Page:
Scrabble in France
FOGARTY: Because we had been talking about Nigel Richards winning the French Scrabble tournament, it came up that Scrabble is played completely differently in France, which was a big surprise to me. I thought it would be the same everywhere, but cultural differences come into play.
CHEW: But when French people play Scrabble they play a very different version of the game. In addition to it being in French, they also play what they call duplicate Scrabble, which I usually describe to my competitive Scrabble playing friends as being closer to bingo than Scrabble. One aspect of the game of Scrabble that people have agonized over ever since the game was invented was the tension between skill and luck in the game. And I think it’s just where it needs to be. It’s the sort of game where the more you study the luckier you get, and someone who is skilled can beat a less skilled opponent most of the time, but not all the time. So that gives the weaker opponent a chance to play, a reason to play.
The French on the other hand, for the most part didn’t like the aspect of luck, they wanted to make it purely a skill-based game. Their duplicate game is everyone playing the same game of solitaire Scrabble, with one person, like a bingo master, drawing out tiles and announcing to everybody which tiles are we going to use, and everybody has a few minutes to make the best play they can make. And they score their own plays, but then the everybody’s board gets updated with the play that the director instructs, which is usually the highest scoring play. And it’s a very unforgiving game for people who don’t have perfect word knowledge or perfect board vision. And most English language players find it tedious after trying it once because what they really like is the head to head competition and the camaraderie that comes with it.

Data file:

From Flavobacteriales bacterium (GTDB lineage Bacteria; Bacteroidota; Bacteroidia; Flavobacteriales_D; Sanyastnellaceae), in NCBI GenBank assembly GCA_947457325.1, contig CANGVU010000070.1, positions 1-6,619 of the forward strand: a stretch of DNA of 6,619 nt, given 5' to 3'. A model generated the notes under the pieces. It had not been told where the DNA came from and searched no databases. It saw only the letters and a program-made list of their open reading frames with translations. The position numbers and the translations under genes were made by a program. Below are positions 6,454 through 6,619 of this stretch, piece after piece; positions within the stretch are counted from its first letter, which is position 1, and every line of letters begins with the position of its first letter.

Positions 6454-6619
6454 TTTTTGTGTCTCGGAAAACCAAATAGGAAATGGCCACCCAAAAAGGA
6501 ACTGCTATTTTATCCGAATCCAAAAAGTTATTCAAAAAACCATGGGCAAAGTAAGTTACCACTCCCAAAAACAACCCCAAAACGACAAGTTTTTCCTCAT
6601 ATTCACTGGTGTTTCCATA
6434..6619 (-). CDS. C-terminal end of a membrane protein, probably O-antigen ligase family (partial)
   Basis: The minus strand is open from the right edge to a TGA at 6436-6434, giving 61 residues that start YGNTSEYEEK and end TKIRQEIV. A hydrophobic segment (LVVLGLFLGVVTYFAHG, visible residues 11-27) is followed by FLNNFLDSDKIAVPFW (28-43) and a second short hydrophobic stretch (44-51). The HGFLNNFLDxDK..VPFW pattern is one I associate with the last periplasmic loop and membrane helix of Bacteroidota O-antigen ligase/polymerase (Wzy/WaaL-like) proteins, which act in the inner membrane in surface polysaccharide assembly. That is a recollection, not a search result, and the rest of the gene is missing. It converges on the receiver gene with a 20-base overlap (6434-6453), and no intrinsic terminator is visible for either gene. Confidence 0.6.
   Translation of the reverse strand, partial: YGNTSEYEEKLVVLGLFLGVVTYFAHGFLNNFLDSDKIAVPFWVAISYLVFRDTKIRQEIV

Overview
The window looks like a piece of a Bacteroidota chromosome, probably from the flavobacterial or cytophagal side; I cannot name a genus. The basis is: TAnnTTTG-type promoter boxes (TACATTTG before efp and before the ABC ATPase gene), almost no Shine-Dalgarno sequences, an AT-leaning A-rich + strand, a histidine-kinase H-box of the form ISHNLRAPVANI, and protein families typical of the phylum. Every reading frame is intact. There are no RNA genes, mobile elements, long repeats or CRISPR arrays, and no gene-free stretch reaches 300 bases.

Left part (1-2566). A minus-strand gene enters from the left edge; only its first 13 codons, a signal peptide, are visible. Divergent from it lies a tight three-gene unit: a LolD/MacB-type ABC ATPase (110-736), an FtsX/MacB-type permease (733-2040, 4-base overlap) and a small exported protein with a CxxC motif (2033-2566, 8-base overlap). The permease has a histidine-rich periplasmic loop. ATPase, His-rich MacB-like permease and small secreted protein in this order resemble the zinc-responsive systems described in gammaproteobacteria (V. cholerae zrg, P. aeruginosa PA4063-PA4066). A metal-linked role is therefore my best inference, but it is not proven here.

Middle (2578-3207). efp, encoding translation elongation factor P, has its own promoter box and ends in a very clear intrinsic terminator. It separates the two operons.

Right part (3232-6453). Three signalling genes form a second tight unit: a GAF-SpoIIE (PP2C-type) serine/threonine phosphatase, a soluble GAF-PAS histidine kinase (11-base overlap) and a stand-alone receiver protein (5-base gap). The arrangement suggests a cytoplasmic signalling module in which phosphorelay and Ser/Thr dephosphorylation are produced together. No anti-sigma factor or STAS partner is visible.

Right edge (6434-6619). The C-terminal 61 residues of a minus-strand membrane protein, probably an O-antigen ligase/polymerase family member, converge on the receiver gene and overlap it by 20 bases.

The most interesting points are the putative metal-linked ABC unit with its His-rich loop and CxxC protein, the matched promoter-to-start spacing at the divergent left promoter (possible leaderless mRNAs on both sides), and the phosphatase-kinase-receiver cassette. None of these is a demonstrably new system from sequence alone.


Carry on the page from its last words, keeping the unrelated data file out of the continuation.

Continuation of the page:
Scrabble in Britain
FOGARTY: Another interesting difference is how challenges are handles by British and American players.
CHEW: There are cultural differences though, that historically led to the British having a different rule for challenges than the Americans did. The British said, if you make a word and it’s no good, then if your opponent catches you, it comes off the board. If your opponent thinks the word you made is no good, they can check at no penalty, and there is no penalty, because it wouldn’t be right, it wouldn’t be fair, for you to try to bluff your opponent into getting away with a word that is no good; whereas for Americans, bluffing in poker is their lifeblood. They think, no-no, there should be what we call the double challenge rule: when you make a challenge in American scrabble, one player is going to lose their turn—either the challenger or the challengee.
Scrabble in Thailand
FOGARTY: And if you think those differences are interesting, you’ll love this. Scrabble is a big deal in Thailand. It’s taught in all the schools and the king backs a royal Scrabble tournament every year. When I mentioned Thailand to people I met at the championships, their eyes lit up, and everyone I talked to hoped to make it there some day if they hadn’t already.